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How the hell is this legal if the owners got smacked down in court for having lockout insurance?

The owners didn't buy lock out insurance. They agreed to take less money in TV contracts in order to get money for the lock out they initiated. The problem is that their agreement with players stated that they were supposed to attempt to get as much money as possible. Agreeing to less violated that agreement.

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The owners didn't buy lock out insurance. They agreed to take less money in TV contracts in order to get money for the lock out they initiated. The problem is that their agreement with players stated that they were supposed to attempt to get as much money as possible. Agreeing to less violated that agreement.
Sorry, that's BS. The owner's planned ahead in case of the lockout and got blasted for it, especially due to their "secrecy" in doing so. Now, the PA admit they've done the same, in complete secrecy nonetheless, and people are applauding it. It is one of the biggest double standards I've seen in a long time.

And, to everyone feeling that this "surprise" revelation sparked the talks, the two sides have been spearheading, talking, negotiating for the past TWO WEEKS more than they ever had during the past year. This revelation, which happened yesterday, had very little to do with the progress that is being made. Believing that is simply ignoring what has been taking place over the last 12-15 days.

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It's one of the reasons that slightly more than a year ago he received approval from the executive committee to secure insurance that would pay each player roughly $200,000 if there were no football in 2011.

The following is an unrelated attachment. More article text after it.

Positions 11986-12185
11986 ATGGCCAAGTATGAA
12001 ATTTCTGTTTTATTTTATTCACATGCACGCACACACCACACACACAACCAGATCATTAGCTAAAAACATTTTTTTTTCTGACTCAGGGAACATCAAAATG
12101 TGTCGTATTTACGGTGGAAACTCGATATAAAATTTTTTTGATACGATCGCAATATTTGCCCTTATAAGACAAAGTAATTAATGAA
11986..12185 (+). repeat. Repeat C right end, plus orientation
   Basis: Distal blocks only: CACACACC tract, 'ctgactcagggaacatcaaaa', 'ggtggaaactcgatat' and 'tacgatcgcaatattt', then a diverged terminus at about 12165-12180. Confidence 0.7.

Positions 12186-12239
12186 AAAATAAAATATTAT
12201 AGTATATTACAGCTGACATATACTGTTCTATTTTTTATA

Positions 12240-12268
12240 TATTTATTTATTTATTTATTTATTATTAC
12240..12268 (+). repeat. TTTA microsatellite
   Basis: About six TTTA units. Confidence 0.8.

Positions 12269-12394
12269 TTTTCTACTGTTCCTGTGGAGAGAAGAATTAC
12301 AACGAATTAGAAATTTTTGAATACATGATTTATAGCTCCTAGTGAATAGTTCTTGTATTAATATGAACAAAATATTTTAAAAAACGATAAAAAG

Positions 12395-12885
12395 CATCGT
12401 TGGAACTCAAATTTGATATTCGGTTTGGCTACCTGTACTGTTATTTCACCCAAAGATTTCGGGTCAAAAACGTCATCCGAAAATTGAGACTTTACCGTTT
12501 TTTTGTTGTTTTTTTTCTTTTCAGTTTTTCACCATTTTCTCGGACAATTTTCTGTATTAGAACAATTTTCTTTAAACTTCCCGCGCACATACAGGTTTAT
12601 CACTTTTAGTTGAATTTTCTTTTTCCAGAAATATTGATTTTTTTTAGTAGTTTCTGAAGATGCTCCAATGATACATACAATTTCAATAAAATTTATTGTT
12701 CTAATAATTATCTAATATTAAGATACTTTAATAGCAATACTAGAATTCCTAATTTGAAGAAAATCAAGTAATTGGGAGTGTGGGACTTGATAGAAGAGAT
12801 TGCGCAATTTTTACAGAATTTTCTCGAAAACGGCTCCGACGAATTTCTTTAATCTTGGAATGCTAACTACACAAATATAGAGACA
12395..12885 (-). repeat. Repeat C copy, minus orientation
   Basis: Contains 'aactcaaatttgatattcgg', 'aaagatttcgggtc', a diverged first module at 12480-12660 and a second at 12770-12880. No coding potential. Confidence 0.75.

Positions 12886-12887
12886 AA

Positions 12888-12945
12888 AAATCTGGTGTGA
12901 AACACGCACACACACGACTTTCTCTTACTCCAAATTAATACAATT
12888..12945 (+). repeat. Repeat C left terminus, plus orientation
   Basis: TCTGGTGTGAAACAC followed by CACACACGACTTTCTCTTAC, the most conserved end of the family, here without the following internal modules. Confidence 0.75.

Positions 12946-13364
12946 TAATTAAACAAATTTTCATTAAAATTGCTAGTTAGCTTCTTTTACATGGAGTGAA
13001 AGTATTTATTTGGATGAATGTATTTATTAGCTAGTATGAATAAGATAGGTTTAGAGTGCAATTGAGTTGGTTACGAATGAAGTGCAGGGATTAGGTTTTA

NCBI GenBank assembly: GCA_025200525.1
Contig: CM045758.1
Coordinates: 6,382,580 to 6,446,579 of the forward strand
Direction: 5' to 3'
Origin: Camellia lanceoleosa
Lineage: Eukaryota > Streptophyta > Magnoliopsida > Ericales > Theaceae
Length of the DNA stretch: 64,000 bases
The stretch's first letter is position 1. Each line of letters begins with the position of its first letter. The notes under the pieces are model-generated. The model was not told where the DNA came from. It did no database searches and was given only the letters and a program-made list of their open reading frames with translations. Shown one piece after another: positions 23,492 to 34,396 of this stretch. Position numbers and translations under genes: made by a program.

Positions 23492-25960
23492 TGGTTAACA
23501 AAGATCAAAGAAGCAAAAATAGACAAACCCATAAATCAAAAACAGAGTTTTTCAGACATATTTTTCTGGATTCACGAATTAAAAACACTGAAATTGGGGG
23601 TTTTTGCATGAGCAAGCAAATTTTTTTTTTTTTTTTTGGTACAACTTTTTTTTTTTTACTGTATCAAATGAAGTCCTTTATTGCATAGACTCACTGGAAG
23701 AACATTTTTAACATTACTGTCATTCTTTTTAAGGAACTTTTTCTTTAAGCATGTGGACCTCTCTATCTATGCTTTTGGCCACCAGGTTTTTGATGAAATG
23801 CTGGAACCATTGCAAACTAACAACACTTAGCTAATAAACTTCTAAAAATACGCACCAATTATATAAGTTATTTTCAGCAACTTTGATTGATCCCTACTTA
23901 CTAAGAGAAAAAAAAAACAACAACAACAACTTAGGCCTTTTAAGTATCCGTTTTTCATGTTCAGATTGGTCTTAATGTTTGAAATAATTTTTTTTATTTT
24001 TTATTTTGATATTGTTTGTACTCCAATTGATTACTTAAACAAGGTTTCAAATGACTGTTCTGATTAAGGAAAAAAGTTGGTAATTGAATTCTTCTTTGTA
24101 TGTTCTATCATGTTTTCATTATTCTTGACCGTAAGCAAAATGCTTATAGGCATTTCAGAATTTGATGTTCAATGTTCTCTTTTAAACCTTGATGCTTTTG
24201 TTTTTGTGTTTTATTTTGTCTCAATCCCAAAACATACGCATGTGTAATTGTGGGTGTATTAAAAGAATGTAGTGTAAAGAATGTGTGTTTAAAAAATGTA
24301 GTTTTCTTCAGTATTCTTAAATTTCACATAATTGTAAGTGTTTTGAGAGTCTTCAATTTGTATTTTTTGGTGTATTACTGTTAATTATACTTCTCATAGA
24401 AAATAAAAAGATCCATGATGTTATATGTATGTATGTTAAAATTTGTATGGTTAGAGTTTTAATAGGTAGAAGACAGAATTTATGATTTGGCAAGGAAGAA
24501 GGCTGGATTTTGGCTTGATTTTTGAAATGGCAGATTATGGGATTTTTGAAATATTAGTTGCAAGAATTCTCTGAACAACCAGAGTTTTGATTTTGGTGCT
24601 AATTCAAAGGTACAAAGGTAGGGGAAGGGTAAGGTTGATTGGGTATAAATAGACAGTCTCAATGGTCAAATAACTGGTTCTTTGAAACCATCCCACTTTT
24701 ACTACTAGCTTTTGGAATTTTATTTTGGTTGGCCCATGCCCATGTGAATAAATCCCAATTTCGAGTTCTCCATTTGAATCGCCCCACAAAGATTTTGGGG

$200,000...hell, that's one of Dez Bryant's earrings.

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Sorry, that's BS. The owner's planned ahead in case of the lockout and got blasted for it, especially due to their "secrecy" in doing so. Now, the PA admit they've done the same, in complete secrecy nonetheless, and people are applauding it. It is one of the biggest double standards I've seen in a long time.

And, to everyone feeling that this "surprise" revelation sparked the talks, the two sides have been spearheading, talking, negotiating for the past TWO WEEKS more than they ever had during the past year. This revelation, which happened yesterday, had very little to do with the progress that is being made. Believing that is simply ignoring what has been taking place over the last 12-15 days.

Can you point out where the players were forbidden from doing this? Of course not. Meanwhile it's been shown, to the satisfaction of the courts, that the owners violated their agreement in accepting less money from TV contracts. What they did is like your real estate agent agreeing to accepting a lower offer for your house in exchange for money from the buyer. It's not complicated and trying to equate an insurance purchase to that is laughable nonsense.

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Sorry, that's BS. The owner's planned ahead in case of the lockout and got blasted for it, especially due to their "secrecy" in doing so. Now, the PA admit they've done the same, in complete secrecy nonetheless, and people are applauding it. It is one of the biggest double standards I've seen in a long time.

And, to everyone feeling that this "surprise" revelation sparked the talks, the two sides have been spearheading, talking, negotiating for the past TWO WEEKS more than they ever had during the past year. This revelation, which happened yesterday, had very little to do with the progress that is being made. Believing that is simply ignoring what has been taking place over the last 12-15 days.

in getting less money from the TV companies, that means less money for the players as the salary cap is based on revenues. The insured themselves at the detriment to the players despite a contract requiring them to get the most money they can. They initiated the lockout and screwed over the players before-hand in preparation. the players merely insured themselves against it which hurts nobody. what they do with their money is their business. What the owners did with negotiating with the TV companies is the business of the entire league.